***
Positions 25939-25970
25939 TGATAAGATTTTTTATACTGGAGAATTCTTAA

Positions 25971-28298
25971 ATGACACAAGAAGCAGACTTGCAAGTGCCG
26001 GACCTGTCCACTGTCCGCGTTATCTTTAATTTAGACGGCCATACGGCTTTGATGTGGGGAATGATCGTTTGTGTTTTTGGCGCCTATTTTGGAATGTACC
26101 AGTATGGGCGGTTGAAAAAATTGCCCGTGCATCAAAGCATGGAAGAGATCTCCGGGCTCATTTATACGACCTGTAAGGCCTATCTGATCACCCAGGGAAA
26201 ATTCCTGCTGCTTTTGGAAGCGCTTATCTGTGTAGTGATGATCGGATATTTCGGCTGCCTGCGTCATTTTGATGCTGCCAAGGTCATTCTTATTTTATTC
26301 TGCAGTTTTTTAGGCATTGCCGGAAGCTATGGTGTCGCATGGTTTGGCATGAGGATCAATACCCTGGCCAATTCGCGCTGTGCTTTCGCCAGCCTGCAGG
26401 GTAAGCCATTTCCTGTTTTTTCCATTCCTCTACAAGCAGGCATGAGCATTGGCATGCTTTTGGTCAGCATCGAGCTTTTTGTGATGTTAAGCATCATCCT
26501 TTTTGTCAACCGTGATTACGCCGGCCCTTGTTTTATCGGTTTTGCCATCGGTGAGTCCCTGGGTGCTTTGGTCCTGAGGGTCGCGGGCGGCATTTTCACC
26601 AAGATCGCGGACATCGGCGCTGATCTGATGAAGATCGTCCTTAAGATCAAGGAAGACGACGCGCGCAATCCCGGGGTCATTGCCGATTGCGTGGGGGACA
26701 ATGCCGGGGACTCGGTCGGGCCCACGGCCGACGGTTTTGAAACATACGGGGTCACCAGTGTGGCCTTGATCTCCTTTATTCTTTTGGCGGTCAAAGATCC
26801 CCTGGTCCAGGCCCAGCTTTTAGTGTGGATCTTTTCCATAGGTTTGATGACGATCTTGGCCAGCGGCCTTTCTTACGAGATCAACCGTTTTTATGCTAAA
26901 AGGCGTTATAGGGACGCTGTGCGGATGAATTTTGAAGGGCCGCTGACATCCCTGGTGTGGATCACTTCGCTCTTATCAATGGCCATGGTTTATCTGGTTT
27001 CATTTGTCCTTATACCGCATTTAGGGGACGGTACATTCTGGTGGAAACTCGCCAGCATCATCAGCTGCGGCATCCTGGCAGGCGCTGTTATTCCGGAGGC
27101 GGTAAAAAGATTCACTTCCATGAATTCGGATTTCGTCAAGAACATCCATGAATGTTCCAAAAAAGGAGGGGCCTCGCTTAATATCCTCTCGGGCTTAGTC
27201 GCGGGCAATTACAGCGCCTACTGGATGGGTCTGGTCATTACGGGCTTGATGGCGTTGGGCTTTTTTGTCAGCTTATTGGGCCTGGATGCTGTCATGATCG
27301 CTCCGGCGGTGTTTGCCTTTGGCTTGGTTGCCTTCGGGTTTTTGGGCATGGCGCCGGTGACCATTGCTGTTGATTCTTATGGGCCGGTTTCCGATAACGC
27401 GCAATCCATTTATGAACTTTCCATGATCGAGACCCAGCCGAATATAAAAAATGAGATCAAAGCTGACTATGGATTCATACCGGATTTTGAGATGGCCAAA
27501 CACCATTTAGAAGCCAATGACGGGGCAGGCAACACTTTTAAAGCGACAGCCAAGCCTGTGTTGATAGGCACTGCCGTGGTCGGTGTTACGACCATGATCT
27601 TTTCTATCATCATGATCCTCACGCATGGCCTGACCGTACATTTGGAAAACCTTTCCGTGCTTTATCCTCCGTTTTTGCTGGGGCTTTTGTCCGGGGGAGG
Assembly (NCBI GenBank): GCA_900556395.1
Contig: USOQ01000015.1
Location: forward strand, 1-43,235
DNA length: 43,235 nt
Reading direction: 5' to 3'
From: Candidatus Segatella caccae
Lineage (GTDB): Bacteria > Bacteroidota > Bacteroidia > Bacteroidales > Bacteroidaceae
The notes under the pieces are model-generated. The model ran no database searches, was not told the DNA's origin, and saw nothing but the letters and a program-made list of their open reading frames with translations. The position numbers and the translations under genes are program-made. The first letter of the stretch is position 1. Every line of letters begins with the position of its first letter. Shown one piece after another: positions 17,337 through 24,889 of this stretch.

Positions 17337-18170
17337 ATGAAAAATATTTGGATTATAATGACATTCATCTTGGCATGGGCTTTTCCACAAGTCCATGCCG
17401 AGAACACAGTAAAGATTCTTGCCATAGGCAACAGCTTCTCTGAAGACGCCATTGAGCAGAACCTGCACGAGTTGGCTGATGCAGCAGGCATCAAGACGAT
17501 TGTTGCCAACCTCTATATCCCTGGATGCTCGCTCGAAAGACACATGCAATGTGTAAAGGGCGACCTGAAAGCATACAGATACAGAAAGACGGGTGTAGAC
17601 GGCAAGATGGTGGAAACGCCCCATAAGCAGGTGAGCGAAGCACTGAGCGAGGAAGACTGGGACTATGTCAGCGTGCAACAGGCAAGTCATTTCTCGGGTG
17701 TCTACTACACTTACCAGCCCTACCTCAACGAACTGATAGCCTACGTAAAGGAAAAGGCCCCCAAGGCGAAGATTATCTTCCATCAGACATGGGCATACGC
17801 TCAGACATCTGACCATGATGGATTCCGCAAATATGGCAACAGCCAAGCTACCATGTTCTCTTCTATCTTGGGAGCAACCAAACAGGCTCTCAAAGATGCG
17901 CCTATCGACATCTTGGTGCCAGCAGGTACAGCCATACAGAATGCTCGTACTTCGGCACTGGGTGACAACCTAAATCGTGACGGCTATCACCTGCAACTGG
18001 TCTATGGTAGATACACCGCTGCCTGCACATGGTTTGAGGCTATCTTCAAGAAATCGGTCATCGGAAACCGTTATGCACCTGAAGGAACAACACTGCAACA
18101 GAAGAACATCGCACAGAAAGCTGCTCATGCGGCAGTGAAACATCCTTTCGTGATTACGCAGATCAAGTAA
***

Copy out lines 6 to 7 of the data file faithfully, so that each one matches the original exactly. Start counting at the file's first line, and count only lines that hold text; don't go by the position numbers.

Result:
26101 AGTATGGGCGGTTGAAAAAATTGCCCGTGCATCAAAGCATGGAAGAGATCTCCGGGCTCATTTATACGACCTGTAAGGCCTATCTGATCACCCAGGGAAA
26201 ATTCCTGCTGCTTTTGGAAGCGCTTATCTGTGTAGTGATGATCGGATATTTCGGCTGCCTGCGTCATTTTGATGCTGCCAAGGTCATTCTTATTTTATTC